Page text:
Patients can present with arthralgias or arthritis. Arthritis is usually symmetrical and involves the knees, wrists, and hands (associated with antisynthetase antibodies). A severe, deforming arthropathy without erosions has been reported; erosive changes are very rare.

Overlap syndromes

Polymyositis has been associated with other connective-tissue diseases, including the following:

  • Systemic lupus erythematosus
  • Rheumatoid arthritis
  • Mixed connective-tissue disease
  • Sjögren syndrome
  • Scleroderma

About 25% of patients with scleroderma have myositis; this phenomenon has been associated with anti-PM/Scl (anti-PM-1) antibody. In Japan, anti-Ku antibody has been described with this condition.

Gastrointestinal manifestations

Symptoms may include the following:

  • Dysphagia
  • Odynophagia
  • Nasal regurgitation
  • Reflux esophagitis
  • Abdominal bloating
  • Constipation

Renal manifestations

Intrinsic renal disease is rare in patients with polymyositis. Occasionally, severe rhabdomyolysis with myoglobinuria can result in acute tubular necrosis.

Cutaneous manifestations

Unlike in dermatomyositis, rash is absent in polymyositis. However, "mechanic's hands" (associated with antisynthetase antibodies), ie, hyperkeratotic eruptions over the finger pads and lateral aspects of the fingers, have been reported.

Raynaud phenomenon has been described in patients with antisynthetase antibodies. Rarely, periorbital edema may occur (best described in dermatomyositis). Calcinosis occurs in approximately 5% of patients with polymyositis (in association with sclerodermalike illness). Telangiectasias are uncommon.

Inclusion body myositis

This condition is a slowly progressive, idiopathic, inflammatory myopathy that mostly affects men older than age 50 years. Muscle involvement predominantly includes proximal muscles but may also include distal muscles (50%), and involvement may be asymmetrical. Dysphagia is found in most patients (60%).

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Physical Examination

Nothing is characteristic about the muscle weakness in polymyositis. It is not painful, although a minority of patients report aches or cramps. On occasion, the muscle may be sore to palpation and may have a nodular and grainy feel.

Sensory examination findings are normal. Ocular muscles remain normal even in advanced, untreated cases. Facial muscles remain normal except in rare advanced cases.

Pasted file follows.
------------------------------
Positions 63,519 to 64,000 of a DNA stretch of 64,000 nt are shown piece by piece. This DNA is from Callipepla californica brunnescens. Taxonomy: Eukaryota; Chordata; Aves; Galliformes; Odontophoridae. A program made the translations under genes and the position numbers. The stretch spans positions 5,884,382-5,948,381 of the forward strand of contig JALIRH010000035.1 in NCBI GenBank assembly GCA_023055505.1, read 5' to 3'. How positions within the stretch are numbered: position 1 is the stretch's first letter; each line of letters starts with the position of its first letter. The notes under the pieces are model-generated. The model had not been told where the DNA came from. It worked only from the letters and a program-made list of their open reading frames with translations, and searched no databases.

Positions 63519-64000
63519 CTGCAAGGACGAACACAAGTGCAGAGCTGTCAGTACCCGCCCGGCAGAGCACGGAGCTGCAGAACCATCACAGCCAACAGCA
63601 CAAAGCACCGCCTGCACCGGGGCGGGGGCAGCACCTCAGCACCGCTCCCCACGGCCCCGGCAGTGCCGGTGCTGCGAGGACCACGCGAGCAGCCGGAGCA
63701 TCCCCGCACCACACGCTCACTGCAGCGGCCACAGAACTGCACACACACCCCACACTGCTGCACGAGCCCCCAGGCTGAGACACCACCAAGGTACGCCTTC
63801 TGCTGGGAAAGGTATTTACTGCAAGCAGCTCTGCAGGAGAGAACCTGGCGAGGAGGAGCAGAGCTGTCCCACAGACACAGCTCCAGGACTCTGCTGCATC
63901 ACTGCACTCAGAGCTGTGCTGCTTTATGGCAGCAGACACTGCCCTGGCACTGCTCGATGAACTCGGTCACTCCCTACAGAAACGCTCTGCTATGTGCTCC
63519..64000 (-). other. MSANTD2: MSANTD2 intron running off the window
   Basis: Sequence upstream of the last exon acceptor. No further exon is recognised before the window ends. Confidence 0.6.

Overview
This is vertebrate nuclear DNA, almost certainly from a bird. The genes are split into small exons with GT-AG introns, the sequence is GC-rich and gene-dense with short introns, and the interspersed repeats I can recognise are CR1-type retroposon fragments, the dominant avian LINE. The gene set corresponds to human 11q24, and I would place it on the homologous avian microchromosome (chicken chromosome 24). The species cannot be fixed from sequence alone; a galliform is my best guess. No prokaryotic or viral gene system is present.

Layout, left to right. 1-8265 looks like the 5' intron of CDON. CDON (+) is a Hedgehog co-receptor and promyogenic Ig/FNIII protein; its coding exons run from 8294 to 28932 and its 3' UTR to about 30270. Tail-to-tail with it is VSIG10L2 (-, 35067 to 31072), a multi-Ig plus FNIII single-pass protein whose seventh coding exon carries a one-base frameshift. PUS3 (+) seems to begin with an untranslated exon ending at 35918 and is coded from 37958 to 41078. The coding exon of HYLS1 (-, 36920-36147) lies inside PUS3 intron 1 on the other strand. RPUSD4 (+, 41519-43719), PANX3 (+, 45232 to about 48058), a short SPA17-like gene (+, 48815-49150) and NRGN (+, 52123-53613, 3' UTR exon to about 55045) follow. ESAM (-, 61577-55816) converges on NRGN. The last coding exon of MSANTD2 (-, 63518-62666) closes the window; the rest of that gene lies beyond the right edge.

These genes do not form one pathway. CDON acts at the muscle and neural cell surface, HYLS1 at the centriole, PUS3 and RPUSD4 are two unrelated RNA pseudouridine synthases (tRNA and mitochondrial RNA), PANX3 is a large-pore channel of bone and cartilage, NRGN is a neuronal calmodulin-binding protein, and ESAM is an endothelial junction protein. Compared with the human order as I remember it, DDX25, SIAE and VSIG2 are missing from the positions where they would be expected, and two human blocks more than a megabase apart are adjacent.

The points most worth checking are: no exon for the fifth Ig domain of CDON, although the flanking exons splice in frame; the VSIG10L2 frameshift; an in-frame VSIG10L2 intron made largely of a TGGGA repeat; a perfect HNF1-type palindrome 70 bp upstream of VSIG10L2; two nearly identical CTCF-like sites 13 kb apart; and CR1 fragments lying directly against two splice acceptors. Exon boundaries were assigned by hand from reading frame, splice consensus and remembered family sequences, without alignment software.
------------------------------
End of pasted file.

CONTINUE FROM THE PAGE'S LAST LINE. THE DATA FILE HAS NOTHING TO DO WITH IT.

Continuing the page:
The pharyngeal and neck flexor muscles are often involved, causing dysphagia and difficulty in holding up the head. When the patient is first seen, many of the muscles of the trunk, shoulders, hips, upper arms, and thighs are usually involved. In restricted forms of the disease, only the neck or paraspinal muscles (camptocormia) are affected. [15]

In advanced cases and rarely in acute cases, respiratory muscles are affected. Severe weakness is almost always associated with muscular wasting. Dysphonia with nasal speech may be noted. Lung examination findings may include evidence of interstitial lung disease, such as dry inspiratory crackles in the lung bases ("Velcro").

The tendon reflexes are preserved, but they may be absent in severely weakened or atrophied muscles.

Primary cardiac abnormalities due to myocarditis may be present in a few patients. These abnormalities mainly manifest as atrioventricular conduction defects, tachyarrhythmias, low ejection fraction, dilated cardiomyopathy, or congestive heart failure.

General systemic disturbances, such as fever, malaise, weight loss, arthralgia, and Raynaud phenomenon, may occur when polymyositis is associated with a connective-tissue disorder.

Inclusion body myositis

Inclusion body myositis manifests as severe, proximal muscle weakness with atrophy, often with distal muscle weakness. The weakness may be asymmetrical. Deep tendon reflexes may be impaired or absent if weakness is severe.